Like many of my fellow Americans, I’m enjoying the Thanksgiving holiday so I’ve been distracted by family, good food, and drink. But I wanted to take a moment to shine a spotlight on The First Leading Lady of British Horror, Barbara Shelley.
Shelley (who shares her name with one of my favorite poets) starred in no less than eight Hammer films that I’m aware of including Mantrap (1953), The Camp on Blood Island (1958), Shadow of the Cat (1961), The Gorgon (1964), The Secret of Blood Island (1964) Dracula: Prince of Darkness (1966), Rasputin: The Mad Monk (1966) and Quatermass and the Pit (1967). She’s easily one of the most talented actresses that worked with the studio during the ’60s but her name isn’t as well known as many of her female costars. Her earthy beauty, seductive voice, natural grace and impressive acting abilities made her a standout among her contemporaries and it is surprising that she didn’t become a bigger and better-known star. She was terrific in the horror films she made for Hammer as well as other studios which earned her the title of “The First Leading Lady of British Horror.” And she also appeared in some of Britain’s best television shows such as Danger Man, The Avengers, The Man From U.N.C.L.E. and Dr. Who but it’s a shame that she’s rarely recognized for her talents outside of the UK.
My favorite Barbara Shelley performance can be found in the 1966 Hammer film Dracula: Prince of Darkness. In the movie Barbara plays a prim and proper British lady who turns into a bloodthirsty vampire. In an effort to keep the Hammer Glamour activities alive and well here at Cinebeats I thought I’d repost a link to my lengthy appreciation of Barbara’s standout performance in the film that I wrote back in 2007 titled: “The Lady Is a Vamp.“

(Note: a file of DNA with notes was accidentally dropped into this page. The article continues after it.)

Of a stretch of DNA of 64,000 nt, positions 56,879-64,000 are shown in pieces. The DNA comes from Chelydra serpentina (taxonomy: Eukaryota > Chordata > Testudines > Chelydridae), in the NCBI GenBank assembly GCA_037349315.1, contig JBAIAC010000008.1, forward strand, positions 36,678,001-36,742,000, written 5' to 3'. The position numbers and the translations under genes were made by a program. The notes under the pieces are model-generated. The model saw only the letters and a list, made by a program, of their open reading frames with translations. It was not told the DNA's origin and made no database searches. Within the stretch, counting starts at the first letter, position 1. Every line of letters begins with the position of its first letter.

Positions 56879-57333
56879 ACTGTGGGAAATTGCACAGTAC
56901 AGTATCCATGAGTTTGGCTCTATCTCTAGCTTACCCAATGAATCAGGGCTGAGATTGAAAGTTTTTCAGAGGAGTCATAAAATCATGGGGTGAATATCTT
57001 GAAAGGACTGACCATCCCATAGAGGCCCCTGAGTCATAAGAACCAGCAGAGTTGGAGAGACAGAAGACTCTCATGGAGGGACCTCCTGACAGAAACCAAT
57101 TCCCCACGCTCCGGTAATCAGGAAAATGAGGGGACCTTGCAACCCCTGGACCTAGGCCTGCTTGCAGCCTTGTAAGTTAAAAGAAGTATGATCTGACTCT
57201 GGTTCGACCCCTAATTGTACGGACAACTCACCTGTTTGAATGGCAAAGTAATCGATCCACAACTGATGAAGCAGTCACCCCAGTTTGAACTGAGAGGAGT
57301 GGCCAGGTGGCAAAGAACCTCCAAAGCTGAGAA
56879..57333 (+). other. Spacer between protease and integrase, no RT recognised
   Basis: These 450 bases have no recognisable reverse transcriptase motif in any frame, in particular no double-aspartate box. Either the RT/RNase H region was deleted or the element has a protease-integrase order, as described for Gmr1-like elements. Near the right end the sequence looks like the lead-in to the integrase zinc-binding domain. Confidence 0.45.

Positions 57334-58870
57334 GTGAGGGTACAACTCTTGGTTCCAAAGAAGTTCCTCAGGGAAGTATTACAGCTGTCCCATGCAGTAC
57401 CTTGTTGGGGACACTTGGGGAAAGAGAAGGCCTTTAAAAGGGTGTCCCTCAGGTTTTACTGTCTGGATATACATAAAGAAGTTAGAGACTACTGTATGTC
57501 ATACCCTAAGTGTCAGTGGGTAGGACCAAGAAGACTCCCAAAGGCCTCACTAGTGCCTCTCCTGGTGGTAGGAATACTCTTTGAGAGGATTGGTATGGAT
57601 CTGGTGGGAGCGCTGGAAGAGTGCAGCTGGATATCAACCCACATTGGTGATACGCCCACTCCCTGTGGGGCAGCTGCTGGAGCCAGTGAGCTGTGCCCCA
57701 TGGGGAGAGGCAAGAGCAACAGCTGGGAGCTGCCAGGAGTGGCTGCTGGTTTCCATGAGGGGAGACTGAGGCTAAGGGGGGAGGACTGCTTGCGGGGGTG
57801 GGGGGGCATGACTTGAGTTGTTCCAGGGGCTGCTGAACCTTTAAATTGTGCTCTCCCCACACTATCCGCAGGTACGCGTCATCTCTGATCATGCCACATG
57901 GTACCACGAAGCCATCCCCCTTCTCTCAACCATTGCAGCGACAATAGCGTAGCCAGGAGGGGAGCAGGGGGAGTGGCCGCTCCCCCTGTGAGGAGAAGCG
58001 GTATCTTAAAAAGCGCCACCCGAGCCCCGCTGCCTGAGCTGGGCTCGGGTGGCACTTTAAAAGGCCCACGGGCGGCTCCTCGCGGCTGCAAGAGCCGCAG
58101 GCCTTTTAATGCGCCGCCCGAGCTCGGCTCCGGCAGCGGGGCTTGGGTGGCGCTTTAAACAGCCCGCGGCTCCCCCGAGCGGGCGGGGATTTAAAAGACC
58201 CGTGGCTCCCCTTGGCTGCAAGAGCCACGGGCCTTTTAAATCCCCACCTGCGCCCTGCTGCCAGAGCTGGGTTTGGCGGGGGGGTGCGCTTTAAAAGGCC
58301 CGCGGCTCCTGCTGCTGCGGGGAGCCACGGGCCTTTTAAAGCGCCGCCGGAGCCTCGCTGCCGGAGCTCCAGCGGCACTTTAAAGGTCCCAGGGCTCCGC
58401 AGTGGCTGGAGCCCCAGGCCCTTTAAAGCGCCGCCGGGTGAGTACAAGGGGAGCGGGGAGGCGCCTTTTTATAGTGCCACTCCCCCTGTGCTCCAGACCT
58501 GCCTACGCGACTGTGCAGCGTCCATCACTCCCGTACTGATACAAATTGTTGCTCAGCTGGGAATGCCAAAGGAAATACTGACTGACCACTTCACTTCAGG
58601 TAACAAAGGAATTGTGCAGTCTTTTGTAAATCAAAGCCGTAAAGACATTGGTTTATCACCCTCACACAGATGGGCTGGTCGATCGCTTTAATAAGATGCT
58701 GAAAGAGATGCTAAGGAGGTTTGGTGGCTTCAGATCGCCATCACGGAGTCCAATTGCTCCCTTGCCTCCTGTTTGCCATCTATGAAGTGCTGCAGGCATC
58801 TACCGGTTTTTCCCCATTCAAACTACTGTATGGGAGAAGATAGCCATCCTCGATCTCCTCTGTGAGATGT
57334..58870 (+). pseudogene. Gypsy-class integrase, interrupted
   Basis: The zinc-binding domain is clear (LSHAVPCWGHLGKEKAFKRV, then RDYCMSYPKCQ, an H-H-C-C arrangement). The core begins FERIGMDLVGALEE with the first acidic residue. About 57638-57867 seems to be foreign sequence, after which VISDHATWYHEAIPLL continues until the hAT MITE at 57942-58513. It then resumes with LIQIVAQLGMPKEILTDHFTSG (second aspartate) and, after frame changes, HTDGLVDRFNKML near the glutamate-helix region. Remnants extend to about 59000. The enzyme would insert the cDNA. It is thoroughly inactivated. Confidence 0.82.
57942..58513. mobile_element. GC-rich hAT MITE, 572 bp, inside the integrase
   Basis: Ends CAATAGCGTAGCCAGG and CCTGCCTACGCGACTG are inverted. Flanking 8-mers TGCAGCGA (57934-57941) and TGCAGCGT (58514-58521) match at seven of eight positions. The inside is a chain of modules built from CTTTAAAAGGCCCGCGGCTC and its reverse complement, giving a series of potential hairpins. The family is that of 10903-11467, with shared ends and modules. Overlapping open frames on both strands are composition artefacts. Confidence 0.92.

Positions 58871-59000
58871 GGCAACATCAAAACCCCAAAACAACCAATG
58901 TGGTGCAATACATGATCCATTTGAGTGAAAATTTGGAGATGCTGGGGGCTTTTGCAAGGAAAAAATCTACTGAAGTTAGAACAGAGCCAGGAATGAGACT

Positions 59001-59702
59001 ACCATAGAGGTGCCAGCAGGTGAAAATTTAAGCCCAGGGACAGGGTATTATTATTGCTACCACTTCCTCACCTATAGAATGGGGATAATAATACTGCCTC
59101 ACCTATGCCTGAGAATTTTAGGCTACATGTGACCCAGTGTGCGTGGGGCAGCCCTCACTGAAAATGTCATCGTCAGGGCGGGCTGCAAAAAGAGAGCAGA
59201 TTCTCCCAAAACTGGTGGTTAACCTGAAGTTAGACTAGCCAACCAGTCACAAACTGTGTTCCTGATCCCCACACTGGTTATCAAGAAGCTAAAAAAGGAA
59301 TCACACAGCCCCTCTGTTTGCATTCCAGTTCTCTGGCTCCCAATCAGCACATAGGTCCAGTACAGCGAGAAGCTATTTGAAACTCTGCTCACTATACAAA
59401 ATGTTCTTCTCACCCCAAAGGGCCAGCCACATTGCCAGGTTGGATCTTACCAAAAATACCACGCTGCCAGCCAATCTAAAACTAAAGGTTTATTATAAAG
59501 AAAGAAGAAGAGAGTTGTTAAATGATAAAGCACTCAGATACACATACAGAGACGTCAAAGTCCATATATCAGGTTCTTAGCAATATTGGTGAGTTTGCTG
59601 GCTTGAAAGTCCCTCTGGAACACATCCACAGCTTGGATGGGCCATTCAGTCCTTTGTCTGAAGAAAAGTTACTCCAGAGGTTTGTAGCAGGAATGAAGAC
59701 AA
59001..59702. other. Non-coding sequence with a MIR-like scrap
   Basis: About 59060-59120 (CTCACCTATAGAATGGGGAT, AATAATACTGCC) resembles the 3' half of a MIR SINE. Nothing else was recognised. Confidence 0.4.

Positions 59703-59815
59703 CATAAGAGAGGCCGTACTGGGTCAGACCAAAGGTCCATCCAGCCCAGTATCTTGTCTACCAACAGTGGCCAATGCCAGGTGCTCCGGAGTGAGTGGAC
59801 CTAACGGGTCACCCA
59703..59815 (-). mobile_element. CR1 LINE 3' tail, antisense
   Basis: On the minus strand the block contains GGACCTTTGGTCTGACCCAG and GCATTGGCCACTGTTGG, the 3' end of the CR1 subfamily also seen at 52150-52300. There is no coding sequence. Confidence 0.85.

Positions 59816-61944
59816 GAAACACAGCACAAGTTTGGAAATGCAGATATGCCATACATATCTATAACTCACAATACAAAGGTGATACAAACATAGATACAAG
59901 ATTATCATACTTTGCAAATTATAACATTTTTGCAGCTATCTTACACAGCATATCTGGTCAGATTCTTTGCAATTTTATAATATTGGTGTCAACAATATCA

Besides appearing in some of my favorite Hammer films, Shelly also made her mark in a few horror features for other studios including Tempean Film’s Blood of the Vampire (1959), MGM’s Village of the Damned (1960) and the Stephen Weeks production of Ghost Story (1974), which I discussed at length here.
Shelley is still alive and well but she retired from acting in the late ’80s. She’s always shied away from the spotlight and rarely does interviews but most recently she participated in the upcoming DVD commentary for Ghost Story, which I discussed last week. I wish Shelley would follow in Raquel Welch’s footsteps and consider writing her own memoirs. During her lengthy acting career, she appeared in films with such celebrated actors as Gloria Swanson along with George Sanders, Brigitte Bardot and British comedy legend, Spike Milligan. She also worked with many important genre directors including Terence Fisher, Val Guest, Roy Ward Baker, Don Sharp, John Gilling, Jimmy Sangster, and Sergio Corbucci. During her years with Hammer studio, Barbara appeared in films with popular Hammer stars Christopher Lee and Peter Cushing as well as lesser-known British horror favorites such as Patrick Wymark and Andrew Keir so her insights would prove invaluable to horror fans.